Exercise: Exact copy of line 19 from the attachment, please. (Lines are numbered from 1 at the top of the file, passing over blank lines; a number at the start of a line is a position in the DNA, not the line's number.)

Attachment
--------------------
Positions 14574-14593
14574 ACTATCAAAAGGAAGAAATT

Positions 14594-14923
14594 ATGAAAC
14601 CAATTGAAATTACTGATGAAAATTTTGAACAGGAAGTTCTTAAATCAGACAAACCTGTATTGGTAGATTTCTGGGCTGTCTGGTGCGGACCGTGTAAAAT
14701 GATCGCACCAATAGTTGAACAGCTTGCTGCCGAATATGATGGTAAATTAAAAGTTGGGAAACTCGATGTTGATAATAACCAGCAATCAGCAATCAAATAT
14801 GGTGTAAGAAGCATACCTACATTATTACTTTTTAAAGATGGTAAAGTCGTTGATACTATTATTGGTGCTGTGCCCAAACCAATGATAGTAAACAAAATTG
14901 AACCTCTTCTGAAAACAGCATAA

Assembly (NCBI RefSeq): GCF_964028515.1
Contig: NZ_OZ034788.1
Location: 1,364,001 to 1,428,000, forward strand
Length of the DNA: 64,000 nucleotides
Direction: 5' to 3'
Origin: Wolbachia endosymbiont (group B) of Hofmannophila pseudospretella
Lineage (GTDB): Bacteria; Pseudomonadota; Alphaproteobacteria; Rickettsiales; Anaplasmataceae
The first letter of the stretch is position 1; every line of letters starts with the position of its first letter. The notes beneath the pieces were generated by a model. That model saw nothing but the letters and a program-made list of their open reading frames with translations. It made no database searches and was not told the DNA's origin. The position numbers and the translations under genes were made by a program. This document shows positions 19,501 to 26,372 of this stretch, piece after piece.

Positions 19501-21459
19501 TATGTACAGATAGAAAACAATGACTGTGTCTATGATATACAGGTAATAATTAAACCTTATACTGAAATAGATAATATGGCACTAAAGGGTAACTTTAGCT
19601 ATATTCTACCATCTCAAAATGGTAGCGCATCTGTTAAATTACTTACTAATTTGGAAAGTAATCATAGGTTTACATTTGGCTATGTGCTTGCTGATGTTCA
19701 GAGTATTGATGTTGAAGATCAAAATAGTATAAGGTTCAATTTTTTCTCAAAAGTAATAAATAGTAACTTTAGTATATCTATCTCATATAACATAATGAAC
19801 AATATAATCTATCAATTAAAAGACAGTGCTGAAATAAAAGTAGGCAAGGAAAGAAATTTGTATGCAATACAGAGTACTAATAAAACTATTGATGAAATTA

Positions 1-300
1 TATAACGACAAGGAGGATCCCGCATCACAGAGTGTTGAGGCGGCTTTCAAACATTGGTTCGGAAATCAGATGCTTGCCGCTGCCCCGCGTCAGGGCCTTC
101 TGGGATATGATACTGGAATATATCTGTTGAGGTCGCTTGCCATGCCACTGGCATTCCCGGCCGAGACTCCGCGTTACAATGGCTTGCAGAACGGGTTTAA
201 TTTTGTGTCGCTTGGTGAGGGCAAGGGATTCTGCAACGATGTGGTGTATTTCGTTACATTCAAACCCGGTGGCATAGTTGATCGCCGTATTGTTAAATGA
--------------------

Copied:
19601 ATATTCTACCATCTCAAAATGGTAGCGCATCTGTTAAATTACTTACTAATTTGGAAAGTAATCATAGGTTTACATTTGGCTATGTGCTTGCTGATGTTCA